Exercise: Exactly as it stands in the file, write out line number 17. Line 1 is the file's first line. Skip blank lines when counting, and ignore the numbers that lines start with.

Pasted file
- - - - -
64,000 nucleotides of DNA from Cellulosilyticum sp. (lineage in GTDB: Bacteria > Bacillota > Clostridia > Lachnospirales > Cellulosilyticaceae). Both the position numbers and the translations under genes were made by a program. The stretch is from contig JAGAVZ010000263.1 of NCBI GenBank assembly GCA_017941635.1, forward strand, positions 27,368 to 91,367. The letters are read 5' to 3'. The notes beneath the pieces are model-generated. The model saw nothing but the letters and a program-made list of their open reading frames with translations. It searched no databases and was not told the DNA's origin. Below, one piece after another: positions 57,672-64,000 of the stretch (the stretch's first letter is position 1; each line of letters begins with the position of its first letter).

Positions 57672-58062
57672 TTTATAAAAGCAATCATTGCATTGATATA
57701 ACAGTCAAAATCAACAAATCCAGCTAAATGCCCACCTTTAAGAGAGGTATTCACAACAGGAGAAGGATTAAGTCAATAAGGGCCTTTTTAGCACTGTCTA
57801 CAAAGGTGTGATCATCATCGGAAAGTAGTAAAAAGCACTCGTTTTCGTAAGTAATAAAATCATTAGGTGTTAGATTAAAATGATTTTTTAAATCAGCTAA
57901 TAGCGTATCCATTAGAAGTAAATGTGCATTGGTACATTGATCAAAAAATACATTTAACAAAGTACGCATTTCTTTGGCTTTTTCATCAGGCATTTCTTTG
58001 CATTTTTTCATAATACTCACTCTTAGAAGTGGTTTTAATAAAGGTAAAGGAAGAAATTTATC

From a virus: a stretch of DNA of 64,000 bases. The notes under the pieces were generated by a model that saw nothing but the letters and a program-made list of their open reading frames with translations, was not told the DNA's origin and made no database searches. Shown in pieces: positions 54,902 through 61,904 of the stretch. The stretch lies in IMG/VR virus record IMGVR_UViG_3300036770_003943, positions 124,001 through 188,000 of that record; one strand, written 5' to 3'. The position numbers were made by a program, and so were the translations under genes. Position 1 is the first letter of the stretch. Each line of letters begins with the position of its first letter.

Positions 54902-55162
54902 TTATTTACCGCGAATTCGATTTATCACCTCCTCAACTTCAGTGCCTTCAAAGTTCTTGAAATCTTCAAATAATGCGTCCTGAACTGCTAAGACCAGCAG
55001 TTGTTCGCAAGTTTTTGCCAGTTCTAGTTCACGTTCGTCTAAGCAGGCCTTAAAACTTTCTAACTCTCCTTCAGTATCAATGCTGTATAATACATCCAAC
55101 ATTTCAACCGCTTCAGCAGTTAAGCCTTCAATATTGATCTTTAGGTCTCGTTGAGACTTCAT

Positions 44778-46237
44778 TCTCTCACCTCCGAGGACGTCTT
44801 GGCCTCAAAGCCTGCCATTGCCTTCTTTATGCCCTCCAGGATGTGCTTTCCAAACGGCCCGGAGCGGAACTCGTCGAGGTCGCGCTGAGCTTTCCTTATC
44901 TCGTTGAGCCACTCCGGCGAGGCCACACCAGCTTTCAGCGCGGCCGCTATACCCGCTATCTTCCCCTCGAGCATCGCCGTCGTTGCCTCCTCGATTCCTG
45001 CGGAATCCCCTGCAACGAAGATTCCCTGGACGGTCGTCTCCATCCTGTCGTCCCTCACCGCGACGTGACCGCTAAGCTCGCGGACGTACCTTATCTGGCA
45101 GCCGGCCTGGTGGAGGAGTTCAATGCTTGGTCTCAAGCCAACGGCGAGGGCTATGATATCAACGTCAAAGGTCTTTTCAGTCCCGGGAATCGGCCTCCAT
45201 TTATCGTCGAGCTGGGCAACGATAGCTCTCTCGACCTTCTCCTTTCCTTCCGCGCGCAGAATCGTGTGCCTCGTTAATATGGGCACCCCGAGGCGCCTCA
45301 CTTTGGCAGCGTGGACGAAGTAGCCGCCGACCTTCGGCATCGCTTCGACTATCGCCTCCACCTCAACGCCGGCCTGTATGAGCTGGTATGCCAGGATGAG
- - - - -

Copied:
45001 CGGAATCCCCTGCAACGAAGATTCCCTGGACGGTCGTCTCCATCCTGTCGTCCCTCACCGCGACGTGACCGCTAAGCTCGCGGACGTACCTTATCTGGCA